Published on October 16, 2023, 3:24 pm

The IDC Survey Spotlight report has found that a significant number of Asia/Pacific organizations are showing interest in investing in Generative AI technologies. According to the report, 32% of the surveyed enterprises in the region have expressed their commitment to investing in Generative AI, while 38% are exploring use cases for its implementation.

These digital-first organizations are looking to leverage Generative AI to enhance enterprise intelligence and drive efficiencies across various functions such as marketing, sales, customer care, research & development, design, manufacturing, supply chain, and finance.

One of the key use cases for Generative AI in Asia/Pacific is knowledge management. This involves leveraging the technology to access and search large repositories of different types of information within an enterprise, including images, documents, voice recordings, and other formats.

Another important use case is code generation. Application programmers adopt Generative AI to create, optimize, complete, test, and debug code. This leads to improved productivity and better quality in code development.

In addition to these use cases, Generative AI is also being applied in marketing automation and customer-facing roles. Marketers can not only generate highly customized marketing content but also create search engine-optimized content using this technology.

Deepika Giri from IDC Asia/Pacific including Japan (APJ) Research emphasizes the potential of Generative AI to reimagine the organizational landscape but highlights the need for careful assessment due to inherent complexities and risks associated with its implementation. Giri also points out that vendors are still unable to fully address concerns surrounding privacy, security, accuracy, copyright issues, bias, and misuse related to this groundbreaking technology.

Given the growing interest in Generative AI within the region’s business landscape, various vendors are eager to capitalize on this opportunity. Hyperscalers and cloud service providers offer Model As A Service (MaaS) offerings while AI engineering companies provide point solutions. Specialist storage companies aim to sell infrastructure capable of hosting Generative AI solutions. Investment firms are also seeking significant returns by investing in this technology.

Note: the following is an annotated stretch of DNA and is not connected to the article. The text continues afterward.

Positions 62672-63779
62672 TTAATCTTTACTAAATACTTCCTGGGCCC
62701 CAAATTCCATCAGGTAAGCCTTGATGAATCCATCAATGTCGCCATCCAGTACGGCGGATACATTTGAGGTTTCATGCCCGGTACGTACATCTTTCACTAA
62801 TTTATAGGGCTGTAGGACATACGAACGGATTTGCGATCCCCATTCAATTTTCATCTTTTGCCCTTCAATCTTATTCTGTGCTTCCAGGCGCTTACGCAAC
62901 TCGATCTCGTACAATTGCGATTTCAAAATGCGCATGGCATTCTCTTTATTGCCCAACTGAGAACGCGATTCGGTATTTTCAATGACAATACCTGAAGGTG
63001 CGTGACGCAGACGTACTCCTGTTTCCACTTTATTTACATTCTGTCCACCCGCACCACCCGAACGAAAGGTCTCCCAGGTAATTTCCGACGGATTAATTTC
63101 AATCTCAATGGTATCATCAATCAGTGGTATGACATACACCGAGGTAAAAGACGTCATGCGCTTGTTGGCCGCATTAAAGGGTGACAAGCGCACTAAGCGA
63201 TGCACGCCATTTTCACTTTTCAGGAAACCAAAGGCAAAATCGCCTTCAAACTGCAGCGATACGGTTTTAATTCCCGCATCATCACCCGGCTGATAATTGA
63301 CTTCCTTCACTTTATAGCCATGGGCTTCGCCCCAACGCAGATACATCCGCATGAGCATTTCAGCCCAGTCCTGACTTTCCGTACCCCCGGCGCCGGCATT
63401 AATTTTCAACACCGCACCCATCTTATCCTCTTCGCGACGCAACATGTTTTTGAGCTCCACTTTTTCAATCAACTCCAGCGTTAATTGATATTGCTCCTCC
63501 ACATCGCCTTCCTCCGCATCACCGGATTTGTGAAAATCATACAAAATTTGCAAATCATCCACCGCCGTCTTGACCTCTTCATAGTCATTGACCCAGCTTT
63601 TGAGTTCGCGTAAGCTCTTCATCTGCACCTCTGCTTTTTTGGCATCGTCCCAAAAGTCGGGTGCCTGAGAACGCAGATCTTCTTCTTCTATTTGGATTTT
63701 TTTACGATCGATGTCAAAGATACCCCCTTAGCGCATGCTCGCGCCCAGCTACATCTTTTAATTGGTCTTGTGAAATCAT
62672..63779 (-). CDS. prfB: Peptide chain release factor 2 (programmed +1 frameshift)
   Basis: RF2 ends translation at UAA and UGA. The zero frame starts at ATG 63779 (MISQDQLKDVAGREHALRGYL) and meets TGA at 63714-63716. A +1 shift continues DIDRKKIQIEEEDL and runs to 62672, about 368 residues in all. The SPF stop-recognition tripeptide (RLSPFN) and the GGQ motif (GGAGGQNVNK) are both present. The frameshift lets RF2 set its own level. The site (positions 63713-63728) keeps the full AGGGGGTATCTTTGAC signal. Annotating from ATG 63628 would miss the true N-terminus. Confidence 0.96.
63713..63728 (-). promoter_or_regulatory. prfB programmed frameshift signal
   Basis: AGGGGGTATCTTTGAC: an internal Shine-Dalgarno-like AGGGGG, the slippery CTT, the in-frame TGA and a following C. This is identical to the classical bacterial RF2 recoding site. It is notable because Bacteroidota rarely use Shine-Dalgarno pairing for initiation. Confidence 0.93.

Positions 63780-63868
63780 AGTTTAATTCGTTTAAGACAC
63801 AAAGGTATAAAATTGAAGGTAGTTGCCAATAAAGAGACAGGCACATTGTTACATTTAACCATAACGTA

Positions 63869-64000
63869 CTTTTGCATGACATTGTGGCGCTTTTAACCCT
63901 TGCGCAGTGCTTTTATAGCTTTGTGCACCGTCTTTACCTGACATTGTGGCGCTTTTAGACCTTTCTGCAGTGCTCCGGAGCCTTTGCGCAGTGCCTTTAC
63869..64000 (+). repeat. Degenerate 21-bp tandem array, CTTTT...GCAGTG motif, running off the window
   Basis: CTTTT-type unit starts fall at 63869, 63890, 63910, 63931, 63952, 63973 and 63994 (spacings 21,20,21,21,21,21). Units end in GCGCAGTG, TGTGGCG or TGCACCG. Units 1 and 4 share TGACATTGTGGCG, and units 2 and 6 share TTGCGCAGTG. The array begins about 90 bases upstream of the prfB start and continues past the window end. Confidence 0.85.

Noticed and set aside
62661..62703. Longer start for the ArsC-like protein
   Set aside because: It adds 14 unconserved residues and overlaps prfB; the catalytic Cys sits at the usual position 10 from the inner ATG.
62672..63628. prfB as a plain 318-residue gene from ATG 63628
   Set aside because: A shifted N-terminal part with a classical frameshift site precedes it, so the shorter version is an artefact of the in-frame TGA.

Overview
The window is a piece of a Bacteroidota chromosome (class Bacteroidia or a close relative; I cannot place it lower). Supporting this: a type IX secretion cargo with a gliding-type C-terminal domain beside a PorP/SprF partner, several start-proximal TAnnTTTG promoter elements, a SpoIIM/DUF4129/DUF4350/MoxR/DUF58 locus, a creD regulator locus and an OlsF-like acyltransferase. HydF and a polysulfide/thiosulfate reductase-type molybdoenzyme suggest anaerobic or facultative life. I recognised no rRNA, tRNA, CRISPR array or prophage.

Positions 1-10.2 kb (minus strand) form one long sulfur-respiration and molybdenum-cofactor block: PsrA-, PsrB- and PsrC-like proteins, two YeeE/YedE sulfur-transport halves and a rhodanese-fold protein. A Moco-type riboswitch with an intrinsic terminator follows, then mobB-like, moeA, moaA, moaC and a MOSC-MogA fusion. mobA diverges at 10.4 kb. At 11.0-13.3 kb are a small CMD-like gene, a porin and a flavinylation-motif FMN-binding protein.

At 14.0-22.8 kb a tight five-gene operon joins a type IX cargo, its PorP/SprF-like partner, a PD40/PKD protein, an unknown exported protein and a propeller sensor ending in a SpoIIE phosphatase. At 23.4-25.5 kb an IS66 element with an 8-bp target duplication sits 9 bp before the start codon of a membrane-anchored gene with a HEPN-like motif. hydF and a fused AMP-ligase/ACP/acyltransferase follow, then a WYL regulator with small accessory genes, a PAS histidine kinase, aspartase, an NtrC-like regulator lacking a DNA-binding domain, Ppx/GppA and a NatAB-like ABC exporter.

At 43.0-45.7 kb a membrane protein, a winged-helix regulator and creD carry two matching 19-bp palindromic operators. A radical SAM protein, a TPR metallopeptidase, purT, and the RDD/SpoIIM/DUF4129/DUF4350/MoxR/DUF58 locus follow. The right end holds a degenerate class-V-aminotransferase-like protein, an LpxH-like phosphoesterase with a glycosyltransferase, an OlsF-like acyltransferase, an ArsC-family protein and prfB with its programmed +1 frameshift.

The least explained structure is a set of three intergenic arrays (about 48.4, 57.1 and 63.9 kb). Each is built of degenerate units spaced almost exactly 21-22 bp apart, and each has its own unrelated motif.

However, the adoption and fine-tuning of large language models (LLMs) for specific use cases can be resource-intensive in terms of computing power and energy costs. To address this, a technique called prompt tuning has emerged, enabling simplified training of the model without extensive retraining or parameter tweaking. This approach strikes a balance between two extremes.

Regardless of the adoption approach, leveraging Generative AI comes with an inherent cost associated with underlying infrastructure. The compute-intensive nature of the model requires either an upfront investment in setting up data centers or the inclusion of computing costs within MaaS offerings.

While interest in Generative AI is soaring, concerns about its application remain largely ungoverned globally. Regulatory bodies are under pressure to address issues related to data privacy and security, IP rights, and the potential misuse of AI-generated content. However, governments are still grappling with evolving their outlook on AI regulation and there is currently no uniform approach across Asia/Pacific.

For instance, while the Indian government views AI as an enabler of the digital economy and is hesitant to enforce stringent laws that may stifle innovation and research, Japan has established a council focused on promoting AI technology. Similarly, China’s Cyberspace Administration has introduced security assessments for generative AI services before their public launch.

To date, there is no specific legislation for generative AI in most countries within the region because it could be seen as an impediment to innovation in a progressive digital economy. Governments are primarily relying on existing policies around areas such as data privacy and security rather than formulating new regulations.

Overall, Asia/Pacific businesses are increasingly recognizing the potential value that Generative AI offers across various functions. While there are challenges to overcome regarding implementation complexity and regulatory concerns, organizations are eager to explore and invest in this transformative technology that can revolutionize how they operate.

Reference: IDC Survey Spotlight: What Is the Attitude of Asia/Pacific Enterprises Toward Generative AI Adoption and Application?


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